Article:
News / Toronto

'Fulfilling an urgent need': Indigenous radio station to hit airwaves in Toronto

The CRTC announced Wednesday the approval of a license to create the First Peoples Radio Inc. in five cities in Canada.

Sam Kloetstra, a youth coordinator with Toronto Indigenous Health Advisory Circle sees Toronto's new indigenous radio station as an  opportunity for Indigenous artists.

Eduardo Lima/Metro News / Metro News

Sam Kloetstra, a youth coordinator with Toronto Indigenous Health Advisory Circle sees Toronto's new indigenous radio station as an opportunity for Indigenous artists.

Toronto airwaves are about to get an Indigenous addition.

The Canadian Radio-television and Telecommunications Commission (CRTC) announced Wednesday the approval of a license to create the First Peoples Radio Inc. in Toronto. This is one of the five stations approved to operate in Calgary, Edmonton, Ottawa and Vancouver.

In its decision to grant the licenses, CRTC said it was "fulfilling an urgent need" to have radio stations where content is focused on Indigenous people in urban communities.

"I am ecstatic that the good news has finally come," said Jean Paul Gladu, president and CEO of the Toronto-based Canadian Council for Aboriginal Business. He said over 50 per cent of the Indigenous population lives in urban centres, and Toronto is home to nearly 80,000 Indigenous people.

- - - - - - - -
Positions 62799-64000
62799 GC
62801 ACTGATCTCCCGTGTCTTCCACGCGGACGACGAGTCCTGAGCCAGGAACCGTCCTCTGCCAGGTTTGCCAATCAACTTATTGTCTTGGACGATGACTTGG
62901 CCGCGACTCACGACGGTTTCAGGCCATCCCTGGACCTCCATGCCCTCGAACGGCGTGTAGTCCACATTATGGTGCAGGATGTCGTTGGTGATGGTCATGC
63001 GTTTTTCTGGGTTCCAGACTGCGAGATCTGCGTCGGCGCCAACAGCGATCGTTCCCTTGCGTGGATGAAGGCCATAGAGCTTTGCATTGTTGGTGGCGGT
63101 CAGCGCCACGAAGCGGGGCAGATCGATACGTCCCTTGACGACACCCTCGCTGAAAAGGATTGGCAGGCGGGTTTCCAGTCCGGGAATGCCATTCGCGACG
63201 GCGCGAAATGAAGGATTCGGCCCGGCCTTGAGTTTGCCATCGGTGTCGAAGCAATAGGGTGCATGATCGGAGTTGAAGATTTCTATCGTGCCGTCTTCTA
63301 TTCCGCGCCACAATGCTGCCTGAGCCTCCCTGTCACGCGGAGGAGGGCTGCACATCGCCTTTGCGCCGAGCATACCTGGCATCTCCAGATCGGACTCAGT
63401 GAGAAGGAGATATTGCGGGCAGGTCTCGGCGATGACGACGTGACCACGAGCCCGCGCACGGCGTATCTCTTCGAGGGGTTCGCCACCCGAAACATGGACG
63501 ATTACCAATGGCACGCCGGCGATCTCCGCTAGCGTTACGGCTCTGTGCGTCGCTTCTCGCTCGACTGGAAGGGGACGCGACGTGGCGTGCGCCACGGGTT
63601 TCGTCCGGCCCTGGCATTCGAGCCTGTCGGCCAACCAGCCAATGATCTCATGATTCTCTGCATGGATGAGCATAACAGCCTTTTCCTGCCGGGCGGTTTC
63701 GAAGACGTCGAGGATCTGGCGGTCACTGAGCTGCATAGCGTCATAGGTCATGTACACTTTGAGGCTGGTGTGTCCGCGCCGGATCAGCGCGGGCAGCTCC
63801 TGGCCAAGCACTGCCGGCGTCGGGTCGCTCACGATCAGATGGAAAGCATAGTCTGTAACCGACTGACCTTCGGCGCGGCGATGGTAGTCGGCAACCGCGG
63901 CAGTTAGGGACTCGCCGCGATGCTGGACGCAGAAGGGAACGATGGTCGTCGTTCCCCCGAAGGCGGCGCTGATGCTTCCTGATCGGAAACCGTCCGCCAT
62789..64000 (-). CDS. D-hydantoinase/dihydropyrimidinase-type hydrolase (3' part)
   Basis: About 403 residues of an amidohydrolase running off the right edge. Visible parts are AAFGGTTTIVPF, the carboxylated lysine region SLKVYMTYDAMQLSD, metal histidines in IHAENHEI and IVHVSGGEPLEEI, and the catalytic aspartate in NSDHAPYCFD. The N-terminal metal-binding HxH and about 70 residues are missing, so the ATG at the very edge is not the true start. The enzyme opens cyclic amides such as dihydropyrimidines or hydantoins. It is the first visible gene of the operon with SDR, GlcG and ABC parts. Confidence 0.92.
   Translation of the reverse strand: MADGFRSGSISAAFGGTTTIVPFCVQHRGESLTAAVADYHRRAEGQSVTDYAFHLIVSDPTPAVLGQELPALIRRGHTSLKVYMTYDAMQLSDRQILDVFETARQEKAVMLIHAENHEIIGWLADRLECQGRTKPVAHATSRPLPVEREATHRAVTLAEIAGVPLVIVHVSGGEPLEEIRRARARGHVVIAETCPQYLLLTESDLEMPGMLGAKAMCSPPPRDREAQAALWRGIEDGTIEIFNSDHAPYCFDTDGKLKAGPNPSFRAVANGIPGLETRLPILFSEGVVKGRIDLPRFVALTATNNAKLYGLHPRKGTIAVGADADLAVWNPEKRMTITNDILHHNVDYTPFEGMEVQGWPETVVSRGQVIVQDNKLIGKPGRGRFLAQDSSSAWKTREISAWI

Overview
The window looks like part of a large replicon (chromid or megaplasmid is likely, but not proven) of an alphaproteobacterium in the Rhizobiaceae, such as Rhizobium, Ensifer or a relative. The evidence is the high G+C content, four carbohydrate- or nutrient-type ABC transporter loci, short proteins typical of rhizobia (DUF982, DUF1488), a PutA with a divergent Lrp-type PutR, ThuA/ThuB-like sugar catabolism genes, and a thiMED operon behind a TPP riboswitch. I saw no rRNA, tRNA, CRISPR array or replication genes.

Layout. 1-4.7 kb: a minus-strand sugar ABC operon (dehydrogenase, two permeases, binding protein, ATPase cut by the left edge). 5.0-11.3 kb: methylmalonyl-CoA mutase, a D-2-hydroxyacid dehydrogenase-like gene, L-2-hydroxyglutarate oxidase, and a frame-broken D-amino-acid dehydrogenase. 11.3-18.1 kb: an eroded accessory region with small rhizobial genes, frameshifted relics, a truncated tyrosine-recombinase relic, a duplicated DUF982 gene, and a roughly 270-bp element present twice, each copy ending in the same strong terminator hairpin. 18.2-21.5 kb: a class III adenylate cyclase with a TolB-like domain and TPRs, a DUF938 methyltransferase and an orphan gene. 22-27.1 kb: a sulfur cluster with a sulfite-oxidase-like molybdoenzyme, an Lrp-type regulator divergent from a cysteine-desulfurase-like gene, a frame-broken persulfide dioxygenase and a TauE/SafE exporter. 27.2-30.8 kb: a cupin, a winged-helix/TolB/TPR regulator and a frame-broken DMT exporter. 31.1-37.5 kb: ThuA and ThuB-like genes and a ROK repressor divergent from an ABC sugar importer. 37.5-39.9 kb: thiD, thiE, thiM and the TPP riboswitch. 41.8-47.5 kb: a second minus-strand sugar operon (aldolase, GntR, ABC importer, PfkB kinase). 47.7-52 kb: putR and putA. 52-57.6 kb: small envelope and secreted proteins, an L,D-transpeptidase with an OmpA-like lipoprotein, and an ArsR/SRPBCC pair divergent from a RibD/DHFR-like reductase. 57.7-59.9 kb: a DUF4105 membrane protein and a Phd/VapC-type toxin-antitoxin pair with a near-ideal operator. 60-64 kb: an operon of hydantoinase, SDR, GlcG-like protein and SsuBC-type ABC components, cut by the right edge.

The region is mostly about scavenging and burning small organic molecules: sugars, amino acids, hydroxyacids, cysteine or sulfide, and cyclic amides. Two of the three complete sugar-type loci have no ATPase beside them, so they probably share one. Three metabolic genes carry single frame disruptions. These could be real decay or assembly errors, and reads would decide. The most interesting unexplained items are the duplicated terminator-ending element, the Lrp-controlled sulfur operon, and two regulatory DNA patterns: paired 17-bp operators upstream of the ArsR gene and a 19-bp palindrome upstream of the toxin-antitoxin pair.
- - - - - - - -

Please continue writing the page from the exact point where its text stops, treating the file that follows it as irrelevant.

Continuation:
"That's a significant part of the general population, and it's great to have content that reflects our culture," Gladu said.

It's also important that, at a time when the country is in the process of reconciliation, cities get a platform that pays attention to Indigenous issues, he said.

Aboriginal Peoples Television Network (APTN), which was behind the application for the First Peoples Radio Inc., expects to hit the Toronto and Ottawa airwaves in the next ten months.

"First Peoples Radio will hold true to its original inspiration - to fill the gap for urban Aboriginal Peoples who feel that existing stations don't reflect their presence in the community," the group wrote in a statement.

Non-Indigenous people in Toronto also stand to benefit from the new radio station, said Sam Kloetstra, a youth coordinator with Toronto Indigenous Health Advisory Circle.

"It's going to be easy for them to get in touch with us and learn what's going on in our community," he said, noting a rich oral tradition keeps Indigenous communities closer together.

He also sees an opportunity for Indigenous artists to bring their creativity to a higher level.

"We're in a renaissance of Indigenous talent and people are recognizing that value," he said. "This radio station gives them a voice."

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